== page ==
They drove from Chicago as soon as they heard Green was lost in Lake Michigan and were determined to watch the waves until the 14-year-old was found. Green’s family was held in suspense for nearly a full day before his body was recovered from the water after he drowned on Aug. 31, 2016.
Green and his friend, 17-year-old Christopher Mimis, were two of the five people who died in Ottawa County waters last summer. Along with the two local teens, Holland Christian High School student Riley Hoeksema, 16, died in a boating accident in June.
After a dangerous summer, the city of Holland has teamed up with several law enforcement agencies and the Holland Community Aquatic Center to create a public service announcement about safe swimming conditions on Lake Michigan. The video PSA depicts three teens going to the beach and disregarding a “no swimming” red flag posted by the Michigan Department of Natural Resources. As a result, one of the three teens drowns.
The DNR posts one of three flag colors at all of its Great Lakes state parks each day, and updates them if conditions change. If a green flag is posted, no dangerous currents or swim conditions are expected. If a yellow flag is posted, there may be waves of 2-4 feet, with potentially hazardous conditions.
But when a red flag is posted, it is unsafe to swim at all, even in designated swimming zones. Beachgoers should stay strictly on the sand on those days.
Park supervisors can put up a red flag when there is contaminated water, whitecaps, high wind or waves reaching 3-5 feet and higher. There is serious danger in the water on red flag days.
“One of the most dangerous places to be on Lake Michigan is Holland State Park when the conditions present themselves,” said Chief Adam Smart of the Coast Guard’s Holland station. “As soon as I got here, the word got out to me that it’s a dangerous spot. I’ve got two kids and I’d never let them out there on a red flag day.”
The breakwalls at Holland State Park are part of why the area is so dangerous for swimmers, Smart said. When there is a strong northwest wind, there can be both structural current and undercurrent from the breakwalls if the wind hits just right. No matter how strong a swimmer someone is, rip currents and structural currents can drag anyone underwater.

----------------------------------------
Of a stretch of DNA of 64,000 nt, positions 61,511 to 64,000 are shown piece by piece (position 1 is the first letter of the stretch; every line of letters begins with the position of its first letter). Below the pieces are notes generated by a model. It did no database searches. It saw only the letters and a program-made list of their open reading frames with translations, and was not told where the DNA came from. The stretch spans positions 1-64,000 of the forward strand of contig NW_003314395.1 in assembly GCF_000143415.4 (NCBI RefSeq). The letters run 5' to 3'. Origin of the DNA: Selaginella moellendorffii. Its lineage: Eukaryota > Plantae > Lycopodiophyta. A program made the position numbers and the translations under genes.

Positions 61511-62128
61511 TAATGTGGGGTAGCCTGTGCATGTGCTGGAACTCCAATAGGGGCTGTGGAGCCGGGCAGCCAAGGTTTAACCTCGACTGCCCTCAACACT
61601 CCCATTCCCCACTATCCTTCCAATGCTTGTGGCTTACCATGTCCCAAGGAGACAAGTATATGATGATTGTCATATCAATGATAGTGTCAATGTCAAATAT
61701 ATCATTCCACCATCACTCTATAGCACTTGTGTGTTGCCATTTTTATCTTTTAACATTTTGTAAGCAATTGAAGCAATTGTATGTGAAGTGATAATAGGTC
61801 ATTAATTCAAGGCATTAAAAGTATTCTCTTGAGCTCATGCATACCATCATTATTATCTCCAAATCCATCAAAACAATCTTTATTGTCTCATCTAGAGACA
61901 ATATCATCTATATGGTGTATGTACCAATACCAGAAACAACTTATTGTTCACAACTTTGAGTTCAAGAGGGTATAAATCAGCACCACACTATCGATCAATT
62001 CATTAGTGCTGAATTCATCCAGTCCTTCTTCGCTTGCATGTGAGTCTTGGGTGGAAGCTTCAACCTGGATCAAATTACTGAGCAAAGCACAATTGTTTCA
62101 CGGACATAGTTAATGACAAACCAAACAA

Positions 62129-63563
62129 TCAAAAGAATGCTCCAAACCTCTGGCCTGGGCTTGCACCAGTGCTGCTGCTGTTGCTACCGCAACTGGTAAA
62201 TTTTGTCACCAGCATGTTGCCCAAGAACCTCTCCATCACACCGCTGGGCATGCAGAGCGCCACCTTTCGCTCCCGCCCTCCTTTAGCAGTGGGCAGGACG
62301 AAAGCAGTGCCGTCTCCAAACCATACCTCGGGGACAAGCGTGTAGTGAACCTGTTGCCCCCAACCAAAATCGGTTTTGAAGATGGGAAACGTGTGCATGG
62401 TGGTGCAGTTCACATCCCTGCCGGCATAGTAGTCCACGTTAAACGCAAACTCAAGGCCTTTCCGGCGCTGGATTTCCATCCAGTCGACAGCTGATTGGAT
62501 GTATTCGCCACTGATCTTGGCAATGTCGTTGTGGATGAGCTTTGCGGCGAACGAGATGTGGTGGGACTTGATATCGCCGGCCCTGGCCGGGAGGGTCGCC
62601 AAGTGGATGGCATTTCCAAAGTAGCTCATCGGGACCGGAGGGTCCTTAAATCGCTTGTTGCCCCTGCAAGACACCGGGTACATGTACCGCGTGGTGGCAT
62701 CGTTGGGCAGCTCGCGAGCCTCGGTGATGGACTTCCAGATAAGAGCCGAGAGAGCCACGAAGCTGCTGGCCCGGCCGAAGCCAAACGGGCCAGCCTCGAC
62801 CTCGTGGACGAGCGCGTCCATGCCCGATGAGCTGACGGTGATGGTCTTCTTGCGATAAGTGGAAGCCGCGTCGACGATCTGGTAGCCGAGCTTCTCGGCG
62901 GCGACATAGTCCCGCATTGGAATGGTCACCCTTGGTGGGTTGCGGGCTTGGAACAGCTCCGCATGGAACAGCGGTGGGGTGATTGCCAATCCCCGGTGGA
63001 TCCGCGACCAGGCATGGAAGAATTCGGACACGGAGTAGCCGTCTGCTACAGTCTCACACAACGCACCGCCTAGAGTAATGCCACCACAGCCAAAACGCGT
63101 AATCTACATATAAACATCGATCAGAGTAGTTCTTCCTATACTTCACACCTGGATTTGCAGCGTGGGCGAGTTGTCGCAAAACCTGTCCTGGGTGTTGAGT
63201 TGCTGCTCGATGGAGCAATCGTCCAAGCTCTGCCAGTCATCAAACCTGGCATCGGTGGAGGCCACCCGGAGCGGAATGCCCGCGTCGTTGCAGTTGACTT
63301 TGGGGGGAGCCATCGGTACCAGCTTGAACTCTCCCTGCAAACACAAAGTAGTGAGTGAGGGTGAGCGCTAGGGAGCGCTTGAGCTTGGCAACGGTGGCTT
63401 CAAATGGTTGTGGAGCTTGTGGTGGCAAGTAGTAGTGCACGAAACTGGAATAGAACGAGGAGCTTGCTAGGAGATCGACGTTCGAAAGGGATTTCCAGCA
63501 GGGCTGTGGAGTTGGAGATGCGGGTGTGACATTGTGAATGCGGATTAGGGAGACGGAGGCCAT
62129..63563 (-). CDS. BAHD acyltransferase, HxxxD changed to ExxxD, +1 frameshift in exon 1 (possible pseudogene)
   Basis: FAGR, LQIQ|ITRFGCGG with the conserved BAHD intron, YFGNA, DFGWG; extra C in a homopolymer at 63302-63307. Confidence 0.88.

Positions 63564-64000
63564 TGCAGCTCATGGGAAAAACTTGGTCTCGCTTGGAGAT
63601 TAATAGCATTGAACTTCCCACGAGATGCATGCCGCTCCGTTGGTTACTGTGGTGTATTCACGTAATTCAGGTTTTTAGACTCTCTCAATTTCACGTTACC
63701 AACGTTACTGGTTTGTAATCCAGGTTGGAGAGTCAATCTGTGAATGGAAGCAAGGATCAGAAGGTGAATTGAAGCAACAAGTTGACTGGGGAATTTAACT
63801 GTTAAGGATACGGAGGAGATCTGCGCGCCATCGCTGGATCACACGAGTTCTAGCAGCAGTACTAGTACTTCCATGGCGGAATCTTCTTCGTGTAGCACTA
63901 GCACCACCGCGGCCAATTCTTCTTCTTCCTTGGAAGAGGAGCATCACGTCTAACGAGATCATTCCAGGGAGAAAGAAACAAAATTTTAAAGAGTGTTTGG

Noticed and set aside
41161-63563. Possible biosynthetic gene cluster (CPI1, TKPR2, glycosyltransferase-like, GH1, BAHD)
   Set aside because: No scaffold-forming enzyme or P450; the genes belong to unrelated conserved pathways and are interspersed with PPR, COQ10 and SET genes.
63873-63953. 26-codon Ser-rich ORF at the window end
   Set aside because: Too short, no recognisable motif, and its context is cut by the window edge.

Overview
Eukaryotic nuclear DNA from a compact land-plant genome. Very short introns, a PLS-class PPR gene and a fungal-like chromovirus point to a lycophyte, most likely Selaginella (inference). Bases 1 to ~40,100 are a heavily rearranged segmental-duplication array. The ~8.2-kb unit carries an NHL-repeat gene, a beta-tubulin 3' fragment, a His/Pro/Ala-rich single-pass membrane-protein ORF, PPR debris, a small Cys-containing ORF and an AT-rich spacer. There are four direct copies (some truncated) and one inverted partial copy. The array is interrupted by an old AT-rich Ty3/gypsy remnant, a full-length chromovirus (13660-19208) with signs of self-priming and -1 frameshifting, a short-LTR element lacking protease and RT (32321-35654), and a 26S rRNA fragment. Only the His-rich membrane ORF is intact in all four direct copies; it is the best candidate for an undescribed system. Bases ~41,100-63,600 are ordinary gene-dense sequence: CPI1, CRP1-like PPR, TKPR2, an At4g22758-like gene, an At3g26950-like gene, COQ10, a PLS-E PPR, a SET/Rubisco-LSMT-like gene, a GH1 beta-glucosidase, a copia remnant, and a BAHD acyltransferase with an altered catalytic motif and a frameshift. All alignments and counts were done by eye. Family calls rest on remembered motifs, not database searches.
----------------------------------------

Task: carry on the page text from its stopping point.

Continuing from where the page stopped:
The PSA video from the city of Holland is an attempt to get ahead of the upcoming summer swimming rush at the state park and educate the public about how important heeding the flag system is for safety.
Lake Michigan is the deadliest of the Great Lakes, causing nearly half of all Great Lakes fatalities in 2016. Forty-six people died on Lake Michigan last year, according to the Great Lakes Surf Rescue Project.
“We’re looking at some of the rescues and fatalities that we’ve had, and clearly it’s middle and high school kids that aren’t adhering to the rules,” Smart said. “It’s all about making decisions that day. It’s a serious thing and the flags aren’t up just because somebody felt like it.”
That decision to get in the water is vital, especially when considering how long a person can survive underwater before drowning.
“Ten minutes is typically the time for someone to survive in the water, and the response time for the Coast Guard helicopters and search vehicles is normally 15 minutes or more,” said Dave Benjamin, executive director of the Great Lakes Surf Rescue Project.
At that point, the rescue efforts may need to be turned into a recovery effort for a body.
In order to make things clearer for the public, the DNR has made some changes to their flags in the past year. The flags are now larger and rectangular, rather than triangular. Green and yellow flags have 4-inch lettering on them that spells out the color in order to help color-blind visitors. The red flag has a “no swimming” symbol of a person swimming with a circle and line through it.
DNR employees warn that just looking out at the water is not good enough. The flags must be observed for safety.
“Depending on wind direction, the water may look relatively calm, but you can get some tremendously dangerous currents by those breakwalls,” said Mike Evanoff, statewide parks and recreation safety officer for the DNR. “Anybody can get swept into deeper water. Heed that warning.”
To make the PSA video, the city of Holland coordinated with the Ottawa County Sheriff’s Department, Park Township Fire Department, U.S. Coast Guard, Holland Community Aquatic Center, Michigan DNR, AMR Ambulance and Ottawa County Central Dispatch.
“With all these different agencies involved, everybody wanted to do something to make that high number of drownings from last year be zero this year,” said Marianne Manderfield, public information coordinator for the city.
In addition to heeding the flag color system, law enforcement encourages parents to put young children in life jackets and be aware of changing weather conditions. If caught in a rip current, swimmers should swim parallel to the beach until they are free from the current, then immediately swim to shore. As soon as someone appears to be struggling in the water, emergency personnel should be contacted. In water rescues, every second counts.
“This is a proactive approach to getting the word out,” Smart said. “Holland is a great spot. It’s one of the best beaches around. But when that red flag is out, it’s a serious thing. We have a duty as a community to keep people safe.”
You can watch the video here: https://www.youtube.com/watch?v=IDxWGfwP8m0.